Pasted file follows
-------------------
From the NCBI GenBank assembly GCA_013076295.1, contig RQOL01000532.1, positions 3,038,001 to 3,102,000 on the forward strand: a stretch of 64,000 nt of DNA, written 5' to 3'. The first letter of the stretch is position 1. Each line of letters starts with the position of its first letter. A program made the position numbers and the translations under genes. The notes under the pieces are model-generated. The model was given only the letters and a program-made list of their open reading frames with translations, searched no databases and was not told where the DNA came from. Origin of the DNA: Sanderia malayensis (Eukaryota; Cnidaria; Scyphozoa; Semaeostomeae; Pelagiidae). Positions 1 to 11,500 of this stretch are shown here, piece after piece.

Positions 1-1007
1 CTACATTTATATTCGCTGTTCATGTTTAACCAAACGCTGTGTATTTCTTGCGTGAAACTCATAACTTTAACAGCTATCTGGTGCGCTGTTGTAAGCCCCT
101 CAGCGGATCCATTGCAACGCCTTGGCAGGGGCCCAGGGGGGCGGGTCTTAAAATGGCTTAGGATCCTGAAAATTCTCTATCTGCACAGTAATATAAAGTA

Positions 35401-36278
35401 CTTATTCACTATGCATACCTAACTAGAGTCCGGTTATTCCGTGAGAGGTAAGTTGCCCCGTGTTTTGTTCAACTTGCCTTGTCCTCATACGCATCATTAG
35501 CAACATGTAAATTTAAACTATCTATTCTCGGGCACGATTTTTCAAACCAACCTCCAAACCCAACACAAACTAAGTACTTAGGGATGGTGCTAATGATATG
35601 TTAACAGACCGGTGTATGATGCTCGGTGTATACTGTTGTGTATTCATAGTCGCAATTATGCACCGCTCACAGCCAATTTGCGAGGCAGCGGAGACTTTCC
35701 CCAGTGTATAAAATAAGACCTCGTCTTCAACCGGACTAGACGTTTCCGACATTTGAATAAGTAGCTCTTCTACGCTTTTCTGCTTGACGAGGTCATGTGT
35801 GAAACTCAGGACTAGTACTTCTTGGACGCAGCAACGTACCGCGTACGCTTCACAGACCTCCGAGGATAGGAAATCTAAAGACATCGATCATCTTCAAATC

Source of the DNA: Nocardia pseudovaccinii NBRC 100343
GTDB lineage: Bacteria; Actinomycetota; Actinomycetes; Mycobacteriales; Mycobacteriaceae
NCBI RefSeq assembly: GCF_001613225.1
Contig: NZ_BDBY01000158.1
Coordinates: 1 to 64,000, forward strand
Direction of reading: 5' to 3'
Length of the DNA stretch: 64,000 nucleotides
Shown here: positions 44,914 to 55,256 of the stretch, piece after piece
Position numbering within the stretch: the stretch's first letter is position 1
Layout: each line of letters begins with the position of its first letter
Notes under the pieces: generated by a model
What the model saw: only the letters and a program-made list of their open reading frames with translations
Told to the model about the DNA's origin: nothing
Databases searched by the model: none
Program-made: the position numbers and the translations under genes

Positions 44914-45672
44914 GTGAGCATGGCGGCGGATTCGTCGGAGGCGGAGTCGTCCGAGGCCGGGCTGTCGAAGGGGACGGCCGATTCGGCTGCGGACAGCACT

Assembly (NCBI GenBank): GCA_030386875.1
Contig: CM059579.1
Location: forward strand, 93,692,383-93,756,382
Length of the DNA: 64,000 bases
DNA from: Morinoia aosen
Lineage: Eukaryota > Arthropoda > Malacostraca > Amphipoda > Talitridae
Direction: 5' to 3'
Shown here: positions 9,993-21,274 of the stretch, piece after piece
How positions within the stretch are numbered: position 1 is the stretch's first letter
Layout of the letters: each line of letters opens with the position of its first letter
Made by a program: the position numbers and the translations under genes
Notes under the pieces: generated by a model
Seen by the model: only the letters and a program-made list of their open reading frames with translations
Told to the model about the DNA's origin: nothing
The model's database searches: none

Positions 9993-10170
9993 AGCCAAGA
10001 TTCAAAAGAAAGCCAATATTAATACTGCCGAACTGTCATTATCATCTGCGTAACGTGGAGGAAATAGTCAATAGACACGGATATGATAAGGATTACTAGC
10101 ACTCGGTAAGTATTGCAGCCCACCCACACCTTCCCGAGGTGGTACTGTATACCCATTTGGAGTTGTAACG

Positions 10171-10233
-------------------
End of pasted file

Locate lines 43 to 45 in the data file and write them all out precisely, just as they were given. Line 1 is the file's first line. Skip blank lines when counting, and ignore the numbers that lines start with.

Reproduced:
Positions 9993-10170
9993 AGCCAAGA
10001 TTCAAAAGAAAGCCAATATTAATACTGCCGAACTGTCATTATCATCTGCGTAACGTGGAGGAAATAGTCAATAGACACGGATATGATAAGGATTACTAGC